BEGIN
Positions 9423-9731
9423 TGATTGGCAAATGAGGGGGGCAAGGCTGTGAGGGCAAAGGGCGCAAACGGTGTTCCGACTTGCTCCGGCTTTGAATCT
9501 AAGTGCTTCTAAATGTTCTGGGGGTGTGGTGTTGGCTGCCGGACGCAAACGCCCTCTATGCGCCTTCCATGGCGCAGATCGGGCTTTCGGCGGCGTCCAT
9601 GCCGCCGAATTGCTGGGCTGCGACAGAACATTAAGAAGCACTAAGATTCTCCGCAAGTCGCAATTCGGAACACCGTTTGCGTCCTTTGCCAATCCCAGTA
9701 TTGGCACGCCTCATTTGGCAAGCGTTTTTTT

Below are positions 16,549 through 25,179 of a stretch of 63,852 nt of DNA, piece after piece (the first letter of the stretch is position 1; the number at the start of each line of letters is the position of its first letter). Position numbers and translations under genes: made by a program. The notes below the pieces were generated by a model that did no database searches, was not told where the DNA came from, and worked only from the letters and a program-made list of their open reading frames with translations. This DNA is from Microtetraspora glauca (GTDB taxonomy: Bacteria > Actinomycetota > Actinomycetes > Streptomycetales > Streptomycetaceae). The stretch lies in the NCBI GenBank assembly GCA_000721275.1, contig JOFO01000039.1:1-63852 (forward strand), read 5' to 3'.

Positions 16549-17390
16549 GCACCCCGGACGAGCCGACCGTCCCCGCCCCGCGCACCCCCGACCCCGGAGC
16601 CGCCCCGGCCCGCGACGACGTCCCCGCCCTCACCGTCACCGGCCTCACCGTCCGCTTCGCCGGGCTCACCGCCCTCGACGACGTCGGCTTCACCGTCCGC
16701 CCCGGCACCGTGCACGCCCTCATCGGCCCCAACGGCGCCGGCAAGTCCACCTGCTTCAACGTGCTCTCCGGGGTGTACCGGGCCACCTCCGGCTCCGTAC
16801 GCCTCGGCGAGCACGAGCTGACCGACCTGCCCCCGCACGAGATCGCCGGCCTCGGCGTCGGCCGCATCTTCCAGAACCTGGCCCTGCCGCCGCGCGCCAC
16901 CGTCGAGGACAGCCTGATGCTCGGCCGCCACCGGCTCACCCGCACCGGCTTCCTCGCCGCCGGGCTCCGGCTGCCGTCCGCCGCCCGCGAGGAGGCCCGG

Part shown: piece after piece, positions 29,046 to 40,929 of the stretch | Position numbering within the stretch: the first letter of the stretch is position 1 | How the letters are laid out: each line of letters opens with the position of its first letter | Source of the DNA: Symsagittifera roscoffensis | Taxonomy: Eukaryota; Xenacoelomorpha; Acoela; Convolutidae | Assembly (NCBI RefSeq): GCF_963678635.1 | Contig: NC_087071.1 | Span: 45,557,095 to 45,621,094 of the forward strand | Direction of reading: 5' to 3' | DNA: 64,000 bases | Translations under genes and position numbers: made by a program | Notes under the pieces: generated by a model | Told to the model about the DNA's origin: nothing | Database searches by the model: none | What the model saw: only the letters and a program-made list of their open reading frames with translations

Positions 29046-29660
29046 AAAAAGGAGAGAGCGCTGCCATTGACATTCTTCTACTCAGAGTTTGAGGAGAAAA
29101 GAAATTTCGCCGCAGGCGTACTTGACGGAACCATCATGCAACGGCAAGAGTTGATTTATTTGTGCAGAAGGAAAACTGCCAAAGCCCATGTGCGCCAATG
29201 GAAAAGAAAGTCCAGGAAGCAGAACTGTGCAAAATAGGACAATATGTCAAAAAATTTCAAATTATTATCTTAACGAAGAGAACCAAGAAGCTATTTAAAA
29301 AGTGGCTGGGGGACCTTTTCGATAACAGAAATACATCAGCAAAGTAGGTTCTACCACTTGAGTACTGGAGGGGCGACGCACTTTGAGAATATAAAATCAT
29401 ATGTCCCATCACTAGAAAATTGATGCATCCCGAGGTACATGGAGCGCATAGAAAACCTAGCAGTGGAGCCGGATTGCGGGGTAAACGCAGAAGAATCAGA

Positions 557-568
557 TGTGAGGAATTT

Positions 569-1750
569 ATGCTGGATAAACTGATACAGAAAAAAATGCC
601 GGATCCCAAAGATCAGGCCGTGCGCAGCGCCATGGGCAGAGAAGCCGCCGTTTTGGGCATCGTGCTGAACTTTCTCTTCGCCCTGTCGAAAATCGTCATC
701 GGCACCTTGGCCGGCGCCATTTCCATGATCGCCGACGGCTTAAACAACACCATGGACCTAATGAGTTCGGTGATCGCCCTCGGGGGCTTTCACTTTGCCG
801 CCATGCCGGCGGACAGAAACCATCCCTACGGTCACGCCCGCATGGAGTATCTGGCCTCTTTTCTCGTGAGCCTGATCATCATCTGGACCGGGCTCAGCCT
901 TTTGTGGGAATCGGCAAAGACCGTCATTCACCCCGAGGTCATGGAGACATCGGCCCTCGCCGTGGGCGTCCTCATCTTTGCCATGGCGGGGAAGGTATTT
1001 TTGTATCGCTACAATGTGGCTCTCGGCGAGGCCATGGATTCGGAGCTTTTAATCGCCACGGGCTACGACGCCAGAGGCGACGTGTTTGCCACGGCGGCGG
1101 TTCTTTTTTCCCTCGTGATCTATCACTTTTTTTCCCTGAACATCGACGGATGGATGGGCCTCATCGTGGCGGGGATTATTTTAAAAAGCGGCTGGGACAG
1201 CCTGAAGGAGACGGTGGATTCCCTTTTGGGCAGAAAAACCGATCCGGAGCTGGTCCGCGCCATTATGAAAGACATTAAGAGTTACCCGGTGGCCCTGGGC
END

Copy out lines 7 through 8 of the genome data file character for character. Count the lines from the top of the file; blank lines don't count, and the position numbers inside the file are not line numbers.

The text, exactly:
Positions 16549-17390
16549 GCACCCCGGACGAGCCGACCGTCCCCGCCCCGCGCACCCCCGACCCCGGAGC